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Bond Markets Extend Gain

Low inflation and Finance Minister's assurance that the government borrowings would be less that the budgeted helped the benchmark yield close six points down at 6.95 per cent

Bond markets ended in the positive territory for the fourth week ended June 3, 2005 in a row. The yield on the 10-year benchmark 2015, 7.38 per cent GOI bond closed at 6.89 per cent, down six basis points from last Friday's close of 6.95 per cent.

After starting the week on a weak note on Monday, the markets made steady gains throughout the week.

Surge in the international crude oil prices coupled with the wait and watch strategy adopted by the traders ahead of the government's auction worth Rs 10,000 scheduled from June 1, 2005, saw the yield on the benchmark touch 7.02 per cent on Monday. However, the sentiments of the markets improved after that, being propelled by the positive triggers that the market participants got.

Finance Minister's indication of the government's intention to borrow less than the budget in the current fiscal so as to curb the fiscal deficit revived the sentiments of the traders.

A lower inflation for the week ended May 21, 2005 also cheered the bond markets. As per the data released, inflation stood at 5.38 per cent, down from previous week's 5.55 per cent. Cheaper primary articles, including food and fuel products, together with a higher base of the last year contributed to the fall in the inflation.

However, the oil prices remained a concern for the markets. The Brent crude closed at 53.11 US dollar per barrel, up from previous week's close of 50.50. International crude oil prices rebounded on supply concerns due to fall in U.S. crude oil inventories.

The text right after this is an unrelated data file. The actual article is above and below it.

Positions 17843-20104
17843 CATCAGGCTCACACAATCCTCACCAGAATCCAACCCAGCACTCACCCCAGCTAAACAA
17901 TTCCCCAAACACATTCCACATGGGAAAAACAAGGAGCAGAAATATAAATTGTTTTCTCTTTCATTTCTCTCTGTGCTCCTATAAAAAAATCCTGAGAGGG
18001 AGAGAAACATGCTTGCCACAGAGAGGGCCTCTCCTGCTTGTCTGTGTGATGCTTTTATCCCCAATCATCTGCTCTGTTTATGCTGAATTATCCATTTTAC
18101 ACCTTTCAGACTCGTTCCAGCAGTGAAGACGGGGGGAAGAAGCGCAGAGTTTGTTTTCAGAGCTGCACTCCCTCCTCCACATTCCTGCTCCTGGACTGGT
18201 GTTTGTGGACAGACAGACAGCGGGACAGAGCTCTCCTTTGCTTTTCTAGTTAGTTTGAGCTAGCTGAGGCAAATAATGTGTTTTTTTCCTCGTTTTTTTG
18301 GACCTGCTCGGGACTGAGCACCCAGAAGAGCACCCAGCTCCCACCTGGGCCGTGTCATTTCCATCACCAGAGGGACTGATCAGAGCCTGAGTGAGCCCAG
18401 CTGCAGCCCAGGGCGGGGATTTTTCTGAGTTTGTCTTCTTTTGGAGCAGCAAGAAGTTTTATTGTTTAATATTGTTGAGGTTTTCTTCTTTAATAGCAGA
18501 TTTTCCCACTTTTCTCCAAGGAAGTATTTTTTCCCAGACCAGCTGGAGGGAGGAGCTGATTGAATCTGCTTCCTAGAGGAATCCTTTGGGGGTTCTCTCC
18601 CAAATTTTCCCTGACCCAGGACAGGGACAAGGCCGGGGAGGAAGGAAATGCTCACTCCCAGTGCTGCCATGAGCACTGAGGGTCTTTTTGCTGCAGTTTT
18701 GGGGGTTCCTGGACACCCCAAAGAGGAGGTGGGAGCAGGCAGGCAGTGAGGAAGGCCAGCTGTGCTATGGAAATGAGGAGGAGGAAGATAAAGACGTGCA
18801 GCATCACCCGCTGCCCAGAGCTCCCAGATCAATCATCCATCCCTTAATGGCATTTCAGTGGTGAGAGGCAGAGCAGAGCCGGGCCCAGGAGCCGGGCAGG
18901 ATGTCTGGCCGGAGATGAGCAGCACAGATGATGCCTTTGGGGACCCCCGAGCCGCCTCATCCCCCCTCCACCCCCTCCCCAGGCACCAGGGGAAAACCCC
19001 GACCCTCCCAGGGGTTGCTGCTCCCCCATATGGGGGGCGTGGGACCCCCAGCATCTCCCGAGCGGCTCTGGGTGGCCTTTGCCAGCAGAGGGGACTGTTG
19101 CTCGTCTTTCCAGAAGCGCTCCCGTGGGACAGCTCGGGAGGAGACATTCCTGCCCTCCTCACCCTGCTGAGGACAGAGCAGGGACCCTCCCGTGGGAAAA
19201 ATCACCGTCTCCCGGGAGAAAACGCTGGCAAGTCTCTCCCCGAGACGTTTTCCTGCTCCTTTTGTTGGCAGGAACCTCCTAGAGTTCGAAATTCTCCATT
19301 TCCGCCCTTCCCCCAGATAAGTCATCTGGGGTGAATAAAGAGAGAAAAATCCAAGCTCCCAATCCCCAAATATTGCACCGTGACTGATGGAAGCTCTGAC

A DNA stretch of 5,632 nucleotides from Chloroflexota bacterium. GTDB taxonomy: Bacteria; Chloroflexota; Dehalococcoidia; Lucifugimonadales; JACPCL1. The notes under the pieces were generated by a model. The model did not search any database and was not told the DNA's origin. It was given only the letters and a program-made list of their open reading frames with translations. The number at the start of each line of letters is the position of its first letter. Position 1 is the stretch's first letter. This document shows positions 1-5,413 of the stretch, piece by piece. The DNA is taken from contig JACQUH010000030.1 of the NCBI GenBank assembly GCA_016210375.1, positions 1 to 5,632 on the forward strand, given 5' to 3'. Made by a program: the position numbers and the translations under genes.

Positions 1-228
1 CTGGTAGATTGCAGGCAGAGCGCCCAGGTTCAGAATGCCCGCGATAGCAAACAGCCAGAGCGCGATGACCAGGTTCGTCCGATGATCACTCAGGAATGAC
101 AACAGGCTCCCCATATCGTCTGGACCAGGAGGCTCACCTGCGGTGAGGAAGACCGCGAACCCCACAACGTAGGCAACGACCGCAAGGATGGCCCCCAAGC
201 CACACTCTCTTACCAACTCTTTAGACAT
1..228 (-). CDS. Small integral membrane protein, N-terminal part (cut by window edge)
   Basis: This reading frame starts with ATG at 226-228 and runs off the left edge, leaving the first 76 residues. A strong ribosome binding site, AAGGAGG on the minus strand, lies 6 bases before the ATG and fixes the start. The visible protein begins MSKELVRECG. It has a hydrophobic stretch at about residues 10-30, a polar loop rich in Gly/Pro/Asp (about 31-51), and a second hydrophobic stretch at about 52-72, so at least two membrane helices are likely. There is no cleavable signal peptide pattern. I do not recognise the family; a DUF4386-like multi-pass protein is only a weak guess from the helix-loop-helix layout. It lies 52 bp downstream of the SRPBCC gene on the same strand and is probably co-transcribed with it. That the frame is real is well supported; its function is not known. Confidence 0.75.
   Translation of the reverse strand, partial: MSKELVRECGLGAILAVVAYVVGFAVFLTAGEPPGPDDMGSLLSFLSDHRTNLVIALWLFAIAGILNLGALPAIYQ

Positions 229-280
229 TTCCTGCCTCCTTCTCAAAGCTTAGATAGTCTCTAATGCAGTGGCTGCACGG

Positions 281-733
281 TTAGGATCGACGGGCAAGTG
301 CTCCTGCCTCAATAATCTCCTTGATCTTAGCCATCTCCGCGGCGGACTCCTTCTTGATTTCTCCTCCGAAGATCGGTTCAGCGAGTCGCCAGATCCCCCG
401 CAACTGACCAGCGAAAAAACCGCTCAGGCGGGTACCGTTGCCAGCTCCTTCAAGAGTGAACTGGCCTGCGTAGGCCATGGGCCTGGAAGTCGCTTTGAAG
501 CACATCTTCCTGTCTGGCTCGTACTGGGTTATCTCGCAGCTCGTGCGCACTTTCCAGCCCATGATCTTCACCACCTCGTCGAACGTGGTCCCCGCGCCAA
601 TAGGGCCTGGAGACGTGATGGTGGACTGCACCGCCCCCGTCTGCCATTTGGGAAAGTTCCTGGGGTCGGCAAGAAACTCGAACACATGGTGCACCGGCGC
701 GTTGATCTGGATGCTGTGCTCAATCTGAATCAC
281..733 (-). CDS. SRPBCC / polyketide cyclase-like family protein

Rupee also weakened against the US dollar during the week. At the end of the week, rupee was trading at 43.66 per US dollar, weaker from the previous week's closing of 43.52. The Indian currency remained weak throughout the week amid greenback's strength against Euro following France's rejection of the EU constitution in a referendum at the last weekend and month-end oil related dollar demand.

Call money rates remained stable in the range of 4.90-5.10 per cent, before ending the week at 4.90-5.05 per cent. The cumulative borrowing and lending figures (as on June 3, 2005) in the call money market stood at Rs 188.20 crore and Rs 188.20 crore on a weighted average rate (WAR) of 4.92 per cent and 4.92 per cent respectively.

Liquidity was comfortable during the week and the repo lending to RBI remained above Rs 20,000 crore.

During the week, RBI announced auction of 7.37 per cent GOI 2014 bond worth Rs 6,000 crore and 10.25 per cent GOI 2021 bond worth Rs 4,000 crore on June 6, 2005.

Outlook

The government auction for papers worth Rs 10,000 crore in the coming week can put some pressure on the bond markets. The surge in the crude oil prices is also a cause of concern, though, the OPEC meet in Vienna on June 15, 2005 will play a role to set the future direction.

Declining inflation has been bringing cheers to the bond markets in the last few weeks. Though the high base of the last year promises for a continued downward trend, however, the stipulations on the domestic fuel price hike in the coming week can spoil the party.